The National Achievement Award is the highest honor presented by the National Rivers Hall of Fame to those people who are making significant contributions to America’s waterways. The National Rivers Hall of Fame with members in 36 states is the only national museum telling the stories of the people of America’s rivers.
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Honored in 1999
Donald Bollinger was a considerable asset to economic growth along the Bayou Lafourche in Louisiana. He was born in Raceland, Louisiana, on April 19, 1915 to George “Bud” Bollinger and Etinette Daviet. He graduated from Lockport High School in 1932 at the height of the Depression, after which he attended business and banking courses at Nicholls State University. In his twenties, Mr. Bollinger started his promising business career working for Barker Barge Line where his father also worked.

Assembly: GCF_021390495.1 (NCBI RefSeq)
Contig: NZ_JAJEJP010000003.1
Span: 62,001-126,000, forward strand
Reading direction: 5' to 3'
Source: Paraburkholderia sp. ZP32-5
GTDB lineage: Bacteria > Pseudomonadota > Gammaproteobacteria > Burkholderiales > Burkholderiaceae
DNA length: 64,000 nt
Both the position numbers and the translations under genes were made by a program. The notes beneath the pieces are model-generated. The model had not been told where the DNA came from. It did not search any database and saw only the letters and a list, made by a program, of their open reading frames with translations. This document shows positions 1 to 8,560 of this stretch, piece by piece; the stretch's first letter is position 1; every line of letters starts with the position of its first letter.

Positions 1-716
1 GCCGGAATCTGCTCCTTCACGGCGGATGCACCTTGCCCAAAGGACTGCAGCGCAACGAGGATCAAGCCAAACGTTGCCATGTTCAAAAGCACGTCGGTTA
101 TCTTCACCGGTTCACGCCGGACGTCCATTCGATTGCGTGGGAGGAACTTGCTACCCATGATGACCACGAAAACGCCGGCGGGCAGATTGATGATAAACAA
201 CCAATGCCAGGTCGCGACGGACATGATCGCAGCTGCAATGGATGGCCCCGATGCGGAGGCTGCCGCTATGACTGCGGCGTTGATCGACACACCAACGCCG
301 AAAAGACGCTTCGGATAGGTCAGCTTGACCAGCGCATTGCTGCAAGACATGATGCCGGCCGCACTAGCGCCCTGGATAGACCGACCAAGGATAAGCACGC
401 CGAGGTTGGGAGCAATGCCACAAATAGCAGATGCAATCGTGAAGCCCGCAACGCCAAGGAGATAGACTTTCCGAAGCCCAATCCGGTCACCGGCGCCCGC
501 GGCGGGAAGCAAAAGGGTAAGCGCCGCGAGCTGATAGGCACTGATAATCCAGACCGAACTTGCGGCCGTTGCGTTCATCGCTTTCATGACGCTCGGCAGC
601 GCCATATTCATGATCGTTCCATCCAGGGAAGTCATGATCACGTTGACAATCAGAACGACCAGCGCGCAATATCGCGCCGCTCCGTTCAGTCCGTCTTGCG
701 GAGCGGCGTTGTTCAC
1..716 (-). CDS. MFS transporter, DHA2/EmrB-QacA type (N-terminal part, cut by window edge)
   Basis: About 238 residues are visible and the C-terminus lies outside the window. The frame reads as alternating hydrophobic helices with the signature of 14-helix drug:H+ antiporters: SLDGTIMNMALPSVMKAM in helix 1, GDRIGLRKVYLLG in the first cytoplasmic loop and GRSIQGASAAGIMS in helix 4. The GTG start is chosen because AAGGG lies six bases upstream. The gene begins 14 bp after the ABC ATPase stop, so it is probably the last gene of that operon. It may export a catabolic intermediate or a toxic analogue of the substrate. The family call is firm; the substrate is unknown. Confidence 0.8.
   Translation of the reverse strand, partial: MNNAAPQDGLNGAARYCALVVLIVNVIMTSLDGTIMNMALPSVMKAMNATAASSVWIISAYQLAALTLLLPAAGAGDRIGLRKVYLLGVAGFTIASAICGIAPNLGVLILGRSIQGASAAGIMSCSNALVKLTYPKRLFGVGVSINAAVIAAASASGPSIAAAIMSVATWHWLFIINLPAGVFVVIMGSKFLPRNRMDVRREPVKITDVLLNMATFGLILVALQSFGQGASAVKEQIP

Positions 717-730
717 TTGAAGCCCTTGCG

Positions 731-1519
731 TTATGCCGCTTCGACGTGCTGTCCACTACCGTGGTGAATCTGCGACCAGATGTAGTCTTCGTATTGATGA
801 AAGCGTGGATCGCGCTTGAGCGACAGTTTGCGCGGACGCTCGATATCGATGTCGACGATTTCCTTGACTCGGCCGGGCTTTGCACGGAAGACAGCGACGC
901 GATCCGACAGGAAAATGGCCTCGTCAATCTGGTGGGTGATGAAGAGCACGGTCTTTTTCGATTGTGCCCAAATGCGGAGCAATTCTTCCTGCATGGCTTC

Around 1900, Donald’s father, Bud, developed and patented a steam-powered steering system that was used widely in steamboats on America’s rivers for over seventy years. When steam gave way to diesel power, Donald converted it to a hydraulic system.
In 1946, he left Barker to start Bollinger Machine Shop & Shipyard on Bayou Lafourche. He was highly influential in America’s shallow-draft and deep-draft marine industry, and in the communities where his shipyards are located. He eventually expanded his business to include nine shipyards.
By any economic standard, the Bollinger operations’ growth from a single shipyard to one of the nation’s leading shipbuilding businesses is a monumental achievement; yet the contributions Mr. Bollinger made to his community, education, and his church are equally important. Donald Bollinger, who passed away in 2000, had the ability to gracefully ride the crests and troughs of the economy which is evident in his achievements and the waterways growth he inspired.